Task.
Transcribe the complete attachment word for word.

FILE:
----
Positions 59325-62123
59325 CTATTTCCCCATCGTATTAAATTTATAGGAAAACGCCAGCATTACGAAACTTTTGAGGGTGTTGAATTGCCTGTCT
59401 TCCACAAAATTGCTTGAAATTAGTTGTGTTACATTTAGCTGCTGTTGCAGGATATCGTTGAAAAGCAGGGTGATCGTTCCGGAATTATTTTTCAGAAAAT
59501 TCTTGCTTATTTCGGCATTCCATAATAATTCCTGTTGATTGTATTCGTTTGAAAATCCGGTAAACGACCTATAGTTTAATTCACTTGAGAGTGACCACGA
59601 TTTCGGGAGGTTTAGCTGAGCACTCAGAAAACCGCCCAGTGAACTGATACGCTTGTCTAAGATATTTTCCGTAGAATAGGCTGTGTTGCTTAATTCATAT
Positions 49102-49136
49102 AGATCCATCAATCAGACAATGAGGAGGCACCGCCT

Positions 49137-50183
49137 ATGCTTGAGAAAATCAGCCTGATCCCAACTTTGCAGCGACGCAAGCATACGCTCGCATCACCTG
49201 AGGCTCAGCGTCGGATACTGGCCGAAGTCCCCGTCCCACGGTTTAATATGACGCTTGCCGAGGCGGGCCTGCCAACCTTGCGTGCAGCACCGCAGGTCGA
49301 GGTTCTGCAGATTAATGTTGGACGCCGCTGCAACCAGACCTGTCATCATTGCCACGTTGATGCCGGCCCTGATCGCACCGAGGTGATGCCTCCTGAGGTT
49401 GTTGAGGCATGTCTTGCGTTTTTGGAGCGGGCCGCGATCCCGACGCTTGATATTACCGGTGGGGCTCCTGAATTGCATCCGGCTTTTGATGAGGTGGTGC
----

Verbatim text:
Positions 59325-62123
59325 CTATTTCCCCATCGTATTAAATTTATAGGAAAACGCCAGCATTACGAAACTTTTGAGGGTGTTGAATTGCCTGTCT
59401 TCCACAAAATTGCTTGAAATTAGTTGTGTTACATTTAGCTGCTGTTGCAGGATATCGTTGAAAAGCAGGGTGATCGTTCCGGAATTATTTTTCAGAAAAT
59501 TCTTGCTTATTTCGGCATTCCATAATAATTCCTGTTGATTGTATTCGTTTGAAAATCCGGTAAACGACCTATAGTTTAATTCACTTGAGAGTGACCACGA
59601 TTTCGGGAGGTTTAGCTGAGCACTCAGAAAACCGCCCAGTGAACTGATACGCTTGTCTAAGATATTTTCCGTAGAATAGGCTGTGTTGCTTAATTCATAT
Positions 49102-49136
49102 AGATCCATCAATCAGACAATGAGGAGGCACCGCCT

Positions 49137-50183
49137 ATGCTTGAGAAAATCAGCCTGATCCCAACTTTGCAGCGACGCAAGCATACGCTCGCATCACCTG
49201 AGGCTCAGCGTCGGATACTGGCCGAAGTCCCCGTCCCACGGTTTAATATGACGCTTGCCGAGGCGGGCCTGCCAACCTTGCGTGCAGCACCGCAGGTCGA
49301 GGTTCTGCAGATTAATGTTGGACGCCGCTGCAACCAGACCTGTCATCATTGCCACGTTGATGCCGGCCCTGATCGCACCGAGGTGATGCCTCCTGAGGTT
49401 GTTGAGGCATGTCTTGCGTTTTTGGAGCGGGCCGCGATCCCGACGCTTGATATTACCGGTGGGGCTCCTGAATTGCATCCGGCTTTTGATGAGGTGGTGC